Balancing the Practice of Prayer
This morning I am troubled by the political nature of the church. Its seems that she is content in isolation, most often quite removed from public life until some secular event occurs that hinders her perceived position and freedoms. Whether it is abortion, stem cell research, or prayer at public meetings; she then explodes in a crisis mode with pickets and marches, as if this nation were a theocracy. This kind of “how dare you” response then sends political shock waves because of the numbers of people, though now in weekly decline, that still attend church.
The current dilemma facing our own community, possibly a test case for our nation, is prayer in public chambers. The challenge is not prayer, for who can stop that, but rather, praying publicly in the halls of our municipalities in the name of any one deity. In the churches’ defense, and of serious interest to me is the obvious aversion that appears solely around the name of Jesus. In fact, the “belief system” whose radical element first attacked our homeland often proclaims Allahu (Allah in Arabic) Akbar throughout their prayers without challenge. That alone speaks volumes to me regarding the truth held in the Name of Christ, to whom my own life is surrendered!
However, this morning as I read from II Chronicles 14:14 NIV, I saw what so many unbelievers may find offensive in the Canon of scriptures, the ravaging and warring that seems at times condoned by God because it is recorded in the chronicles of biblical history. I question whether at times the church also uses this once condoned barbaric nature of its fallen race, to justify its own wars and political antics when attempting to take back lost freedoms? Could the Canon when read apart from the reflection of God in Christ lead us to err? I must confess that something of my childhood learning, obviously held deep within my psyche, seems troubled by the fact that I would even go where I just went. To many, heresy would be implied?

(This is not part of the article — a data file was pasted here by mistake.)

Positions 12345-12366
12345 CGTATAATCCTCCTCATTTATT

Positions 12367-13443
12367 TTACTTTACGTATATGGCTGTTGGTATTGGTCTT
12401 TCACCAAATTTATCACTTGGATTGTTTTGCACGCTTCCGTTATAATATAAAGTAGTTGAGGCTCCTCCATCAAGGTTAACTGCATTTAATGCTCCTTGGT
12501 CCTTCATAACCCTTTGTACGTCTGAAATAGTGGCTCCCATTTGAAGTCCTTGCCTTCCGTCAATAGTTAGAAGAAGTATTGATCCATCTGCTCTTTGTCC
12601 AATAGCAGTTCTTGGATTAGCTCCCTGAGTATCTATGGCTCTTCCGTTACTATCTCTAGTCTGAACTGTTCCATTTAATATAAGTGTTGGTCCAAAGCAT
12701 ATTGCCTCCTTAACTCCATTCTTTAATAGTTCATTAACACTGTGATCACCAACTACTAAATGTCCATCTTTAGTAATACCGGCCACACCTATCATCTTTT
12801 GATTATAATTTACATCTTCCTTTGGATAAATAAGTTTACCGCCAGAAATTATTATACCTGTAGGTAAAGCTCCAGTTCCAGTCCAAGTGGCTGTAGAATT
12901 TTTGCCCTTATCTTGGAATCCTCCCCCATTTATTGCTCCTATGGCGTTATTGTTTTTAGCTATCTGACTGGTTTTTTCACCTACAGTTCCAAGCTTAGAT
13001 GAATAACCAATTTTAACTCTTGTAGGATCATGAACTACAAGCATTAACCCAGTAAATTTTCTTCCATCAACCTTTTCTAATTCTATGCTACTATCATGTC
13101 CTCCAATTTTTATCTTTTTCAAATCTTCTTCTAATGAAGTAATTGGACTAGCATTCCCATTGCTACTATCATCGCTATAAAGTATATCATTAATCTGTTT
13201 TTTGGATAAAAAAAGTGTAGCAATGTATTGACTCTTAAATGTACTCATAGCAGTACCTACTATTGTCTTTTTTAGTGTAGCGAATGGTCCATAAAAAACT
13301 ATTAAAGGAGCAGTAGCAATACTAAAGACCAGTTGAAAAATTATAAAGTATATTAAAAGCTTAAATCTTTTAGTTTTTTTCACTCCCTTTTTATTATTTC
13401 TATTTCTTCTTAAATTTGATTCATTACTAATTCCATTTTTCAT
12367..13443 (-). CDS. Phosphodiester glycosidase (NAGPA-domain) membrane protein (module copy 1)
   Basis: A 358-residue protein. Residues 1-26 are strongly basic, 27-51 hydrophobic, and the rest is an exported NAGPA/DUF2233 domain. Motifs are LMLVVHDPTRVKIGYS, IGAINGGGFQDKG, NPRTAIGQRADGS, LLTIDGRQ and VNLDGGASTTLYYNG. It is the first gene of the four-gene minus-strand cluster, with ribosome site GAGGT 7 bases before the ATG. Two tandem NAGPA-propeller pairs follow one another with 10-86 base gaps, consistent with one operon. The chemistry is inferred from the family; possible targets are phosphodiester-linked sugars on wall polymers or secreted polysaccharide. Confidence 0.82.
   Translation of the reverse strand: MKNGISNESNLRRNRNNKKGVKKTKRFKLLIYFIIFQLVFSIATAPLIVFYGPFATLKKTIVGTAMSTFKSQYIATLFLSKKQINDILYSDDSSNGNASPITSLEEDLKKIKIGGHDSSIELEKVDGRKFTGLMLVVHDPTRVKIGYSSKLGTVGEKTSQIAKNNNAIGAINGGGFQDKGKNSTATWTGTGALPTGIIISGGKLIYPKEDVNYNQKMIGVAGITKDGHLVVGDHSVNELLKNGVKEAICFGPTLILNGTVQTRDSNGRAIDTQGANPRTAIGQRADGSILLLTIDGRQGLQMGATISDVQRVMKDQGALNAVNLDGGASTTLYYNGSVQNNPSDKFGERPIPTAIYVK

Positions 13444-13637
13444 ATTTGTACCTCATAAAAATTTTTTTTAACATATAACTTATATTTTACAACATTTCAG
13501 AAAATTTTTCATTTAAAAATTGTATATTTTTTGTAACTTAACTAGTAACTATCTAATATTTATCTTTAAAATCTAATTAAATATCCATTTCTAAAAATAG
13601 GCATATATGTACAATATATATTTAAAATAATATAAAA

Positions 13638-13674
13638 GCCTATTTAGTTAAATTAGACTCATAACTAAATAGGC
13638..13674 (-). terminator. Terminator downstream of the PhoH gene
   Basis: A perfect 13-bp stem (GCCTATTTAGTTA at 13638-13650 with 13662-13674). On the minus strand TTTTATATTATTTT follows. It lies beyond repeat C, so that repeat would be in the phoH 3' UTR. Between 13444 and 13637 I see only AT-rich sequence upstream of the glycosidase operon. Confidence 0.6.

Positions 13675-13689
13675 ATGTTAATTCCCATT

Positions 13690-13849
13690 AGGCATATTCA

Really, do we have a right to demand our way, as opposed to modeling the Christ who often went away to pray, and then demonstrated publically the love and power of God; as opposed to the religious leaders of the same day who prayed long prayers publically, demanding their rights of political rulers, then crucified the Christ when He crossed the laws of their Theocracy?
“Prayer is standing in the presence of God with the mind in the heart; that is where there are no divisions or distinctions and where we are totally one. There God’s Spirit dwells” (Christ in Us) “and there the great encounter takes place. There heart speaks to heart, because there we stand before the face of the Lord, all-seeing, within us.” “It is the mystery that the heart, which is the center of our being, is transformed by God into his own heart, a heart large enough to embrace the entire universe. Through prayer we can carry in our heart all human pain and sorrow, all conflicts and agonies, all torture and war, all hunger, loneliness and misery, not because of some great psychological or emotional capacity, but because God’s heart has become one with ours.” -Nouwen
“When you pray, enter your closet and shut the door…”- Jesus
Henri Nouwen, “The Way of the Heart” (Ballantine Books, NY,1981). P.74, 86.